You served voters at their vehicles, called “curbside voting,” when circumstances warranted it. You reveled in a fast-paced atmosphere, serving one voter at a time with warmth and confidence in the skills that you acquired so quickly. You showed up on time for your shifts and stayed until every last piece of equipment was stored and ready to be pulled out and set up the next day. You worked in a county building, a shopping mall, a couple libraries, and some college campuses. You were jovial with your colleagues, leaning on each other for support and encouragement. Thank you.
To the early voting “team leads”: You worked every shift paired with a colleague of the opposite party. You formed trusting partnerships that could never be tainted by the bitterness of these political times. You kept sensitive materials in a bipartisan chain of custody and transported them in big clunky vehicles to and from your early voting locations. You supervised a team of workers — not by telling them how to do their jobs but by showing them. You didn’t work above them — you worked alongside them, leading with grace and humor. I am so proud to call myself one of you. Thank you.
To the technical workers: You had the incredible job of making sure all of the equipment was ready. You ran tests of every machine — small, large, simple or complicated. You kept checklists of every item that PEOs would need on Election Day and you filled kits with those items for every site. You did the heavy lifting and the hauling; the programming and the problem-solving. You traveled each on your own little circuit of polling places during Election Day, making your rounds multiple times throughout the day to be available to PEOs in person. Thank you.
To the ballot controller: You had the mind-boggling job of receiving each day’s load of cast ballots during the early voting period. You ensured that the number of ballots delivered matched the number of ballots logged into the system. You stored them expertly, accounting for each ballot and the date it was cast. You processed paperwork. You identified possible issues for resolution as quickly as possible. You worked afternoons and evenings and didn’t leave until the job was done each night, staying until 2 or 3 a.m. Thank you.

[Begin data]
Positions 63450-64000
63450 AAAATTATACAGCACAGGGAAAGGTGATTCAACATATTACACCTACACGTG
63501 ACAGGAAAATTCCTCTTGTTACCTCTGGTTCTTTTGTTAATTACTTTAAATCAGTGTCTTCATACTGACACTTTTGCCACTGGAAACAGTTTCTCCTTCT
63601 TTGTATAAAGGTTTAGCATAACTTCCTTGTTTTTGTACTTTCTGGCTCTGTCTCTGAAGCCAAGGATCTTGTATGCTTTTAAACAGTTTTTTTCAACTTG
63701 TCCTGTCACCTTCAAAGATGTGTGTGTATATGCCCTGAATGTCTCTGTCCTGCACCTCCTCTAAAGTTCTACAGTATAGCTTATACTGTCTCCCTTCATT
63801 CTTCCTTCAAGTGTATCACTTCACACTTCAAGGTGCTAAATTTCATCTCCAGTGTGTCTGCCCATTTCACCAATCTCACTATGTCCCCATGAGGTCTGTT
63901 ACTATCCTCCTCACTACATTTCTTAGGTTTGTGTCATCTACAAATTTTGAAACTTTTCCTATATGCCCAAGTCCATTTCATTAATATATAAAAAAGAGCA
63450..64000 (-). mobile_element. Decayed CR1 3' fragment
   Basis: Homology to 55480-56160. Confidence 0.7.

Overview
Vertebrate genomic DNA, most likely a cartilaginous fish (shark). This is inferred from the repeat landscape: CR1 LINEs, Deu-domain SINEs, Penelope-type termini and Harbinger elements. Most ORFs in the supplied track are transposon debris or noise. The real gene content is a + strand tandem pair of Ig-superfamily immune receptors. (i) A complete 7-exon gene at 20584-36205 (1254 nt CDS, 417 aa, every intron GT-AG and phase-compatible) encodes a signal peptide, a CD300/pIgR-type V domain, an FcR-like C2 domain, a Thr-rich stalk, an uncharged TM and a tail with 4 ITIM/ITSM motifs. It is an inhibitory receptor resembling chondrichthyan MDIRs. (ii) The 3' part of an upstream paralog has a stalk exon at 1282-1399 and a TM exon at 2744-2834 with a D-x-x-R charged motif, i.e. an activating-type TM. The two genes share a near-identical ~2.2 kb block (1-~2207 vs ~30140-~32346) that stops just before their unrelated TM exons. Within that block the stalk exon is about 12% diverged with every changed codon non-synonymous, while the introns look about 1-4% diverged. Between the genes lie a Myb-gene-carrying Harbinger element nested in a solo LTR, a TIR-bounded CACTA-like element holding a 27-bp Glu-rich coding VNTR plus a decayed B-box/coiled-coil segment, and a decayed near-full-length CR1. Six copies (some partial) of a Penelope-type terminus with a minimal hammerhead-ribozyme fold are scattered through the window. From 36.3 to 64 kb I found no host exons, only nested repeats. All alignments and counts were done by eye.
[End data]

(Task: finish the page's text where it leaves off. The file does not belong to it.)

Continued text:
To the Absentee and Special Voter Precinct Board: You gathered in bipartisan teams on Election Day and undertook the significant task of scanning over 28,000 early voting ballots. A task like that cannot be completed without meticulous counting and sorting. You did it beautifully, saving every ballot and every envelope for safekeeping under state law. It was a long day — longer than anticipated — but you rallied and got the job done. Thank you.
To the permanent staff at Linn County Election Services: You put in long hours. You tackled an exhausting workload. You hired dozens of temporary workers and trained them in a very short amount of time. You had so many of your own official tasks, yet when the speed of our processes couldn’t keep up with the lines of voters waiting to cast their ballot, you jumped right in and worked alongside us to help keep wait times to a minimum. You treated us with respect and demonstrated your faith in our abilities, and when unfortunate issues arose to complicate things, you carried on with your heads held high and saw things through. Thank you.
And finally, to the Linn County Auditor: You put together an amazing team of people. Thank you for your faith — in all of us.